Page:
Going to the auto show is an annual tradition for Mr. Org and the Kid. For the Kid who has been fascinated with cars since infancy (see a fraction of his Hot Wheels collection here), it really is second only to Christmas morning! So his Dad has been taking him since he was 3 and it is a great bonding time for the "Dudes." So I asked my DH to write about going to the show and what he does to make it a terrific experience for the two of them. Here's what he had to say...
It’s Canadian International AutoShow in Toronto time again (Feb 18-27). And around our car-crazy house, this annual car show is one of the highlights of the year. And like any “holiday,” it has its great moments and not-so-hot moments.
As our son has a long-lasting fascination with any and all vehicles, the auto show is a particular highlight because it allows us to see, climb in, and climb on pretty much every regular vehicle out there (we haven’t hit the motorcycle, boat or RV shows yet, but I’m sure that’ll happen one day soon). To put it bluntly, we go twice, and spend a minimum of 10 hours at the show every year. And I know we’re not alone on this one. So, here are some tips we’ve picked up over the years that make this sort of thing work smoothly.
Spend the extra money to park close to the show so you can wear shoes (instead of warm winter boots) and leave the winter coats in the car. This way we don’t overheat as we climb into yet another variation of the Dodge Ram pick-up to pretend to drive to an imaginary construction site. And leave the backpacks full of extra clothes and snacks in the car, too. Suck it up and eat the bad pizza—it’s part of the trade show experience!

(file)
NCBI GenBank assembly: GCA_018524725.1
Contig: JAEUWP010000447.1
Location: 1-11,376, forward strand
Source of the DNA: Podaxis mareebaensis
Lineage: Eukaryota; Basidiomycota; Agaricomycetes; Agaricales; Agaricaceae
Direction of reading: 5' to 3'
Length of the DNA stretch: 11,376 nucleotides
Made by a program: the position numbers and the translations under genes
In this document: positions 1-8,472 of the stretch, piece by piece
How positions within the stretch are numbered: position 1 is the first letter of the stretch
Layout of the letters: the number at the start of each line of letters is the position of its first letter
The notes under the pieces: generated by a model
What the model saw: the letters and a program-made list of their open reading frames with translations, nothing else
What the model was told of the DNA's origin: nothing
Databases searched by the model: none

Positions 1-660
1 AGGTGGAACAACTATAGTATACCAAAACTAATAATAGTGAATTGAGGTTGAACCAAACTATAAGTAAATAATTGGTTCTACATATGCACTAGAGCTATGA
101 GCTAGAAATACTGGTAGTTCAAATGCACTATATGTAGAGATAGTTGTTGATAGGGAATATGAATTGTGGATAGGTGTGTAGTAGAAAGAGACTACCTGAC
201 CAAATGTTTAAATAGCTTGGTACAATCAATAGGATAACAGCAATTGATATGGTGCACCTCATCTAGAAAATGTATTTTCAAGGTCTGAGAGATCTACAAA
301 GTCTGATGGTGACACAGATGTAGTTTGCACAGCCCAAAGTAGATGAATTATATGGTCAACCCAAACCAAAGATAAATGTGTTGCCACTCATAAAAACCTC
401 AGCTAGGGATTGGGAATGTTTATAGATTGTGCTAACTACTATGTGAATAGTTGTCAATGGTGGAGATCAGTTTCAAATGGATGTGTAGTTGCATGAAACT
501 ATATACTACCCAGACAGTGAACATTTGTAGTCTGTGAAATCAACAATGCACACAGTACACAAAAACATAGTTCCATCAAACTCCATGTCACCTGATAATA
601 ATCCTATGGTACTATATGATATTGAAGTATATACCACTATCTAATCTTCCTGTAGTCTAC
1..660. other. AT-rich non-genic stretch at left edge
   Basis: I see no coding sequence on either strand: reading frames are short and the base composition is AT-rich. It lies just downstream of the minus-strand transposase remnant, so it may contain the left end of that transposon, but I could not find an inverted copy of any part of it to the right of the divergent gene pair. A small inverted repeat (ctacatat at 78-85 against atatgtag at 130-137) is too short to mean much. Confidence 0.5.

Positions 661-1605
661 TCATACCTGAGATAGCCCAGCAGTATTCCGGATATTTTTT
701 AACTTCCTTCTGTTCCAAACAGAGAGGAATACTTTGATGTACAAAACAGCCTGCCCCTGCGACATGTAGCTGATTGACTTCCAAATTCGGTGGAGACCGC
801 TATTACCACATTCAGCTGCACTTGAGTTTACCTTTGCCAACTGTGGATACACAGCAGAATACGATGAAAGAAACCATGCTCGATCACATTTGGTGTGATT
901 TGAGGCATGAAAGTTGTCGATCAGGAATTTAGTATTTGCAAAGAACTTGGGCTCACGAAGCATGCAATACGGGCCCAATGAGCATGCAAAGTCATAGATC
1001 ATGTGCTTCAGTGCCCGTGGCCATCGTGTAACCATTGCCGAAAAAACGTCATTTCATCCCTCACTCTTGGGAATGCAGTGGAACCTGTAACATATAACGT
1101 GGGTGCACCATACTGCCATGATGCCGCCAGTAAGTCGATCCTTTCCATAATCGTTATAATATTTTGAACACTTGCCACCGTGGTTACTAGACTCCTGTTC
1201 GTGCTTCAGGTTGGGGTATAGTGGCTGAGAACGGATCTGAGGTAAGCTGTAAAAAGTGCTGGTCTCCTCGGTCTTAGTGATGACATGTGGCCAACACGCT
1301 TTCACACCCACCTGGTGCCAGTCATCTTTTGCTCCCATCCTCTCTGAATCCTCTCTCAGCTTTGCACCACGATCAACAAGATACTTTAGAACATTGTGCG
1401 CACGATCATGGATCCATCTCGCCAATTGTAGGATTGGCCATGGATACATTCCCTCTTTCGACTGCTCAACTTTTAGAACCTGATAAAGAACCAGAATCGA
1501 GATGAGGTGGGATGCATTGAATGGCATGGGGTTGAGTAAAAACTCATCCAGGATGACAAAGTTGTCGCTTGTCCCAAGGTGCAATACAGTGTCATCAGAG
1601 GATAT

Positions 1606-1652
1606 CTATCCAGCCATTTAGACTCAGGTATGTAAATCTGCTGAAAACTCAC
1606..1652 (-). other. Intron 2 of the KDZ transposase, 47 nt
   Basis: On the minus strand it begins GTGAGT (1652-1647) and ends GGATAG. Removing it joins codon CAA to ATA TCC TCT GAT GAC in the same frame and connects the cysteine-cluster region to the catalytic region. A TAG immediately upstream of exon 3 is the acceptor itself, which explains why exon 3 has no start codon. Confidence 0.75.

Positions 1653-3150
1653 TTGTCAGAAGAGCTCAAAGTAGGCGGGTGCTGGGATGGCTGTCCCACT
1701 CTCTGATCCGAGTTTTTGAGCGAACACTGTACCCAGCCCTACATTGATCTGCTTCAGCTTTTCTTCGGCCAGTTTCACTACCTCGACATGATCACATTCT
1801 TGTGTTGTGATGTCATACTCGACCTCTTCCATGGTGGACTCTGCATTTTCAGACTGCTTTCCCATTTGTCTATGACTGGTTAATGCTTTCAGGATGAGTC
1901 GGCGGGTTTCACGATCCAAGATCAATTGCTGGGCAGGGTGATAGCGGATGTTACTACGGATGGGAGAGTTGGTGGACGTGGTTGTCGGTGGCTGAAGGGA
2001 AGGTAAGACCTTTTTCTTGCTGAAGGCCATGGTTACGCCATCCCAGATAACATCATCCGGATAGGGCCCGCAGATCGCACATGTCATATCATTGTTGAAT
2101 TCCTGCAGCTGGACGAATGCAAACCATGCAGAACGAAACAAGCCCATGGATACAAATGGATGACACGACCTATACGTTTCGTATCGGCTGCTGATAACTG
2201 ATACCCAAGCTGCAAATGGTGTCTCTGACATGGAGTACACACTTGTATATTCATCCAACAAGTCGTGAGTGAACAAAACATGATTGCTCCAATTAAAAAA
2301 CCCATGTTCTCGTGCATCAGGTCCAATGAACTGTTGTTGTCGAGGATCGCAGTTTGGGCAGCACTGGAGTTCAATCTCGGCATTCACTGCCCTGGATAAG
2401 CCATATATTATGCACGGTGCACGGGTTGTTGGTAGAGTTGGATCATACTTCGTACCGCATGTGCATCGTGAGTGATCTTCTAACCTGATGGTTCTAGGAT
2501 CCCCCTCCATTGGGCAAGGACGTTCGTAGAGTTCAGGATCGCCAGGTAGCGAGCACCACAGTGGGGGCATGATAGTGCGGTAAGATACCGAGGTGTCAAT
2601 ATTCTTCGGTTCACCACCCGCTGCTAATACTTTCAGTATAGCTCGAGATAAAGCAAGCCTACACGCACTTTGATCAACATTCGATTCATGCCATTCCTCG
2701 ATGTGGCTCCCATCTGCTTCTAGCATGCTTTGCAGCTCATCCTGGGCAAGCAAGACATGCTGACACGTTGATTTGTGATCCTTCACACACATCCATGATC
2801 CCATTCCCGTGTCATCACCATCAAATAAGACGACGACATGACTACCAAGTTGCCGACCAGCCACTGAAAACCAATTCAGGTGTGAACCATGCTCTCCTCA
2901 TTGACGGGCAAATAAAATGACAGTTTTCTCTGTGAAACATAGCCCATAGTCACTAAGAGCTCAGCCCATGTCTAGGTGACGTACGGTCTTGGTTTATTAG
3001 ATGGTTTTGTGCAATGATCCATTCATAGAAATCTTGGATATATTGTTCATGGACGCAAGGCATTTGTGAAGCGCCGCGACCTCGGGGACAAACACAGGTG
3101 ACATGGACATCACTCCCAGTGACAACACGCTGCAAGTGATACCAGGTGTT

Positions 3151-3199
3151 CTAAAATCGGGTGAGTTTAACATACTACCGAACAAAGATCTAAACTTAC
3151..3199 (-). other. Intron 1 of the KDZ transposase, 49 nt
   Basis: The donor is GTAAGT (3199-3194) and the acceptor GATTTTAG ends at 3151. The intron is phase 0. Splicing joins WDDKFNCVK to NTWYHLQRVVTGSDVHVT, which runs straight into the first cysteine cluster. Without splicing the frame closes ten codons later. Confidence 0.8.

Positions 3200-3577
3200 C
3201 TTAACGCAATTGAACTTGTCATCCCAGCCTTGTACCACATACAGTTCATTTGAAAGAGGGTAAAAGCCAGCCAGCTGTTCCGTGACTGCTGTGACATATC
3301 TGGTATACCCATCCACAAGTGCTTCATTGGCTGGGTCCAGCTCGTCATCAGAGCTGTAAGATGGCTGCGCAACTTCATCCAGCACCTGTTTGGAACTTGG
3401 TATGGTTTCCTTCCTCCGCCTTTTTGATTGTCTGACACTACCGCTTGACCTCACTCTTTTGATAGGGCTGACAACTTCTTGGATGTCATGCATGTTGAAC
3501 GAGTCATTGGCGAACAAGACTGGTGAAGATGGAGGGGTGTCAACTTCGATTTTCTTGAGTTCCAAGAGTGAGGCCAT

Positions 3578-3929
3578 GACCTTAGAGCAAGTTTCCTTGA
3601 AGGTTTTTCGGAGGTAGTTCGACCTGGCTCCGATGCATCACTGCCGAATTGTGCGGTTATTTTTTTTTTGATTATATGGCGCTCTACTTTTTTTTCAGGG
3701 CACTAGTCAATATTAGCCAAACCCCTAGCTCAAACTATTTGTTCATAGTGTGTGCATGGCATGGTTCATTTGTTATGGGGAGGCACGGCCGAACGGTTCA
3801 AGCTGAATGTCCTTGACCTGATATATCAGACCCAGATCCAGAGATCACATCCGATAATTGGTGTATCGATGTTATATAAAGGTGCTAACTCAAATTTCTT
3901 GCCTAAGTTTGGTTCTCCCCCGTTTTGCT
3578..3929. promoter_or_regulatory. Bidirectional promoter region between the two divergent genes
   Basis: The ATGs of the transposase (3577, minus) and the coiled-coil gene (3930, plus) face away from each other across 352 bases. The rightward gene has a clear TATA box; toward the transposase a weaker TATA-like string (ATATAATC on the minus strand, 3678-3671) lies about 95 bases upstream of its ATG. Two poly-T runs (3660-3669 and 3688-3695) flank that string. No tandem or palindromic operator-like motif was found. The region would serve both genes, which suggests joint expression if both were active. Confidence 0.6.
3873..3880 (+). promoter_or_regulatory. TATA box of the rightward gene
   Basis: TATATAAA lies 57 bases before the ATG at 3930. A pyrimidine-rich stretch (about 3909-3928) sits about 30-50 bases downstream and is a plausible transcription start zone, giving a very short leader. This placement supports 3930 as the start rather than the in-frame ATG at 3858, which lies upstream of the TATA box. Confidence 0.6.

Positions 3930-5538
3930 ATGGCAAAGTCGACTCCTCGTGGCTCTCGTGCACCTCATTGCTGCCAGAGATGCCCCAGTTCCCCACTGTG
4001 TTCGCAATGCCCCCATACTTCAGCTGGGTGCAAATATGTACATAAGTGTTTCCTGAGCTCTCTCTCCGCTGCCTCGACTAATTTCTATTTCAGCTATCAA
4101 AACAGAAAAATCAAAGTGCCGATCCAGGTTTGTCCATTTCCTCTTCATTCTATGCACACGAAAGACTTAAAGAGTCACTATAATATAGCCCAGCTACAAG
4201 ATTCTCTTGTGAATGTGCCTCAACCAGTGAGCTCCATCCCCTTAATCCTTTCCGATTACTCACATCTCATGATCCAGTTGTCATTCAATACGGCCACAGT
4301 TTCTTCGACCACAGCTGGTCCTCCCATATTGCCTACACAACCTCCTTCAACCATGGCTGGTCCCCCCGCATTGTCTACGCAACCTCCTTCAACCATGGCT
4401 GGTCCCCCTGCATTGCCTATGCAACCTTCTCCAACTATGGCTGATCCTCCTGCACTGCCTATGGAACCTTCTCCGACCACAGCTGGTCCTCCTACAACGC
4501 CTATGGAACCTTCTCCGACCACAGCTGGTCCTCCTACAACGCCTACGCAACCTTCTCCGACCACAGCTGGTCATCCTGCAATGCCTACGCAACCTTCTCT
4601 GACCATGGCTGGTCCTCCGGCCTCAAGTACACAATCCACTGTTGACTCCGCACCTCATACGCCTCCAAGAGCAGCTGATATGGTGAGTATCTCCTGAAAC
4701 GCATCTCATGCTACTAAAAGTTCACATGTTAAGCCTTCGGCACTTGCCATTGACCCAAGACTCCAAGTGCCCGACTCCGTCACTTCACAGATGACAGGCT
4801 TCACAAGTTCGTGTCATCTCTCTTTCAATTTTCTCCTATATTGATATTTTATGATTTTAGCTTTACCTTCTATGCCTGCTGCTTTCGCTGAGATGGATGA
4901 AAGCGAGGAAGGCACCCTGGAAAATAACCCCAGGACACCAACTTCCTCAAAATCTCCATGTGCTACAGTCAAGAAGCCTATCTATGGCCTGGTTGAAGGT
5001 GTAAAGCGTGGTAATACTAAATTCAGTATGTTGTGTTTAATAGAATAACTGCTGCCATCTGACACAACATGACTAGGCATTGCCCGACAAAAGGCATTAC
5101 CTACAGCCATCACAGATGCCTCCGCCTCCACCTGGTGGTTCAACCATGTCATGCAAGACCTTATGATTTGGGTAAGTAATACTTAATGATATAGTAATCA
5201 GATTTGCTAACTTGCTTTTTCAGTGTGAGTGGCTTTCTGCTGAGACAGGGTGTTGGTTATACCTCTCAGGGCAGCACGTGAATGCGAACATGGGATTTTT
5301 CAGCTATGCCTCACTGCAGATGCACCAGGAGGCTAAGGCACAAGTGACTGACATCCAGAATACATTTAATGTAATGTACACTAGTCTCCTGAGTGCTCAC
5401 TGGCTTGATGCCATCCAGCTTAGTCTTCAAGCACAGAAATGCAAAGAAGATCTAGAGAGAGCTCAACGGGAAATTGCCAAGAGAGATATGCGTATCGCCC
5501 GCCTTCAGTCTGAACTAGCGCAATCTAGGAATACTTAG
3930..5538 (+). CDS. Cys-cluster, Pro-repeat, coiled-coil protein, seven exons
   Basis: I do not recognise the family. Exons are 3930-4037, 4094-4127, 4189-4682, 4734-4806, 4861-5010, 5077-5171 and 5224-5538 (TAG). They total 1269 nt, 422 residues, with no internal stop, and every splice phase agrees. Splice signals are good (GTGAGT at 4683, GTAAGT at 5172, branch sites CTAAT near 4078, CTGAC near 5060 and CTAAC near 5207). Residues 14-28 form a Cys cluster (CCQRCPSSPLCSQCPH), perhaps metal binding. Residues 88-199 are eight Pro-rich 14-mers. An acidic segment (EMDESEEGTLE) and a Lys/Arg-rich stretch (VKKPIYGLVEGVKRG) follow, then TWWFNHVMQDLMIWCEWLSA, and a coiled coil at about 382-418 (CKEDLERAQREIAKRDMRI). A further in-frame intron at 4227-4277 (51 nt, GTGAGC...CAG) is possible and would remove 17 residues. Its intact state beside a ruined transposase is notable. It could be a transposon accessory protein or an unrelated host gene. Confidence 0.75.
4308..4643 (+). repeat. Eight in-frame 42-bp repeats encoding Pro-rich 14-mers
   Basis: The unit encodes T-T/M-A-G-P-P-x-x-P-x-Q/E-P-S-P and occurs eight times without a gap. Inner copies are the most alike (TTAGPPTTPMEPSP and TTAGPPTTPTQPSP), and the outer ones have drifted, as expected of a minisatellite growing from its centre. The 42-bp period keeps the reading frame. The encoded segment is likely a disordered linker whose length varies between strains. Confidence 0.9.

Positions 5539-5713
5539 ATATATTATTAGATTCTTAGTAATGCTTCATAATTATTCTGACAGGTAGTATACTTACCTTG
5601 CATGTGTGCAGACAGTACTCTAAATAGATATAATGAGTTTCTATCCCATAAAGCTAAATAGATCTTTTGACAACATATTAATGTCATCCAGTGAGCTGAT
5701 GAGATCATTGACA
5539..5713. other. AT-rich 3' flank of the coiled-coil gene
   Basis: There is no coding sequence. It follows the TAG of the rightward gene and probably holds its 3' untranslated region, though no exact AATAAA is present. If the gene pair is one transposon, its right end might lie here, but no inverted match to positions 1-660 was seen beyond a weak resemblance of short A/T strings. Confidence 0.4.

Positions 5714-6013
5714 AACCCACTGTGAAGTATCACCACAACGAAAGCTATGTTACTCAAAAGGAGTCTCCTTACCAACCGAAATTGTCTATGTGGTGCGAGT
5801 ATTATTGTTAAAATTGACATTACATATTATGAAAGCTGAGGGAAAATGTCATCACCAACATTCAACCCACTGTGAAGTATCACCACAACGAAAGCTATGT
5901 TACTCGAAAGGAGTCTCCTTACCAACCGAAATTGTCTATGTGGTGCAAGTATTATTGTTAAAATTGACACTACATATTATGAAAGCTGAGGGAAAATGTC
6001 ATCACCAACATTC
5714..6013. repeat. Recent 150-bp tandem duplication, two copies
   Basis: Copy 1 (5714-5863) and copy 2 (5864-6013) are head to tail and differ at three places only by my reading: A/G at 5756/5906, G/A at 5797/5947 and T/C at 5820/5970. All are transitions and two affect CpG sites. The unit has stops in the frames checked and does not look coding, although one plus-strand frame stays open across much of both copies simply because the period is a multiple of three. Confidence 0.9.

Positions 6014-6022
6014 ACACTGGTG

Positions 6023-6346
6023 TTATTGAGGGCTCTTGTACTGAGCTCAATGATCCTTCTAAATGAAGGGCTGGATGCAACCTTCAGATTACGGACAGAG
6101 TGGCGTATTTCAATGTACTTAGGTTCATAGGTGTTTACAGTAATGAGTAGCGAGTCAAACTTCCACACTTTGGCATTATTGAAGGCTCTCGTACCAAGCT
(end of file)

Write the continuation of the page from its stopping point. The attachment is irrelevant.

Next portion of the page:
The auto show is a busy place filled with objects (uh, cars) that are great at blocking views of kids as they walk around to the driver’s seat to climb in. And while I’m no expert on child safety, one thing we make sure we do as we walk in is talk about sticking together, and talk about what to do if we get separated.
Most of this excursion is about fun, and ‘driving’ as many cars as possible. But, because of the nature of the event, it’s also pretty easy to sneak in a few lessons about taking turns, using manners, and how to properly have conversations with people (the salespeople, other show-goers, etc.).
Auto Show vs. Indoor Playground
The Toronto show takes up several levels in a couple of different buildings. Getting around involves a lot of walking (and yes, sometimes running); and checking out the vehicles (especially the bigger trucks) requires a lot of climbing. It’s a work-out for the kids, for sure. There’s no need to hit the indoor playground that day.
Take Frequent Breaks
Make sure to stop for the occasional rest to recharge, re-focus, and check the map to make sure you’re not missing anything. This is a good time for the three-dollar water and bad pizza.
If things are getting out of control, or if you need to check out a vehicle or two solo, the Toronto auto show offers a free childcare centre. Using a registration process that involves pictures, passwords and computer-generated coded wristbands, you can be certain your kids are safe there. Plus, they promise lots of crafts, costumes, quiet areas and movies. Plus, they even give every kid a tree-in-a-box kit—a red maple to plant at home. Very cool.
Have fun, and see you there!
Nathan Farr (aka Mr. Org)